North America has relatively soft regulations for low fuel consumption than other areas as it has been behind the global tendency of making sterner regulations, due to stronger influence of automakers to the government. The Trump Administration was planning for even relaxed standard to be in effect in March 2020. However, after 2021, the Biden Administration is regarded to shift to stricter regulations once again. In the U.S., each state has pressed ahead with its own regulation such as California’s Zero Emission Vehicle (ZEV) mandate that requires automakers to sell a certain percentages of EVs, PHEVs, and FCVs, which is driving the entire EV market. Although no nationwide target exists at this point, the Biden government is expected to prepare one from hereon.
With the announcement of becoming carbon neutral by 2050 in October 2020, Japan has for the first time moved toward effectively slashing carbon dioxide emissions to zero within the next three decades. The country aims to regulate new internal combustion engine cars to be zero by the mid-2030s. Accordingly, Tokyo has updated its own goal of the new car sales to be 100% xEVs by 2030 from the previous goal of 50% xEVs. (Both nationwide and city-wide goals assume HEV to be one of xEVs.)
The growth forecasts of the global automotive LiB market have been carried out from the two different viewpoints, i.e. governmental policies and market environment, taking account of the xEV market environment.
The government-policy based forecast foresees relatively high growth rate as it anticipates that xEV deployment at each automaker and each government would be in progress as planned, as business shift at automakers would smoothly be underway, encouraged by global enhancement in environmental restrictions and EV promotion policies by each country.
The forecast also considers that various problems against xEV deployment (charging infrastructure, etc.) are to be solved, and that mass production facilitated by introducing a dedicated platform makes the price of xEVs to be closer to that of internal combustion engine cars, popularizing PHEVs and EVs to a certain level. The global automotive LiB market size from the government-policy viewpoint based on the capacity is forecasted as 835.1GWh by 2025, and 1,809.2GWh by 3030.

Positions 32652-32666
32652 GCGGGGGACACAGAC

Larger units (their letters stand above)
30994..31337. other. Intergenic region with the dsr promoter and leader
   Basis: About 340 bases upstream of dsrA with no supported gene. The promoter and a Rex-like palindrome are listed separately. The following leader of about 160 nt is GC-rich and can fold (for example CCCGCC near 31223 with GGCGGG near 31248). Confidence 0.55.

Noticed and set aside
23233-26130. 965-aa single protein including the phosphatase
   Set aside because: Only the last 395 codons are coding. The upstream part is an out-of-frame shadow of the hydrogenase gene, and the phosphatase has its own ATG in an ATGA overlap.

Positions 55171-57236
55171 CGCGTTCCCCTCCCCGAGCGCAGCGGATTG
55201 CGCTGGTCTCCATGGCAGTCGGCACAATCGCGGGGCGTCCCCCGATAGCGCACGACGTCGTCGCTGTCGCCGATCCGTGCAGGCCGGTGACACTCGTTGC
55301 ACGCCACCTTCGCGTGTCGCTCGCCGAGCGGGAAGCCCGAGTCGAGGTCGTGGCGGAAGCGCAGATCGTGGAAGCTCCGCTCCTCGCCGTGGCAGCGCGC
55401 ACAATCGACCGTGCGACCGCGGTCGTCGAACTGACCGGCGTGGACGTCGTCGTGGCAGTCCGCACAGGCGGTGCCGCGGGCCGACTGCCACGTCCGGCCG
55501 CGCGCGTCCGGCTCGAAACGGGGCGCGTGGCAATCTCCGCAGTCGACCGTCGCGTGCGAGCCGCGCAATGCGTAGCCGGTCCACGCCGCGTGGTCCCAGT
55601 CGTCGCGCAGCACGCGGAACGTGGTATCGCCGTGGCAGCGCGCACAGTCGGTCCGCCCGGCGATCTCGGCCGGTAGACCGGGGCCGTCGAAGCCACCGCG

On the other hand, the market-environment based forecast foresees slower growth rate than that based on government policies, because it anticipates longer time to solve various problems for expanding xEV deployment and meeting the consumer demand for user-friendliness and affordability.
As for the xEV market, the growth is regarded to be driven by subsidies, especially so for EVs and PHEVs. Despite the efforts for reducing vehicle prices (i.e. dedicated platforms, cell materials for cost reduction, technological development of cells and battery packs, etc.,) the economic downturn stemming from the COVID-19 pandemic is somewhat diminishing the automobile market as a whole, making automakers difficult to develop PHEVs as well as EVs because they are less profitable than conventional internal combusting engine cars. The sluggish economic conditions may also affect the purchase behavior by consumers to stagnate, which can fall short of the initial target. The global automotive LiB market size from the market-environment viewpoint based on the capacity is forecasted as 422.9GWh by 2025, and 764.4GWh by 2030.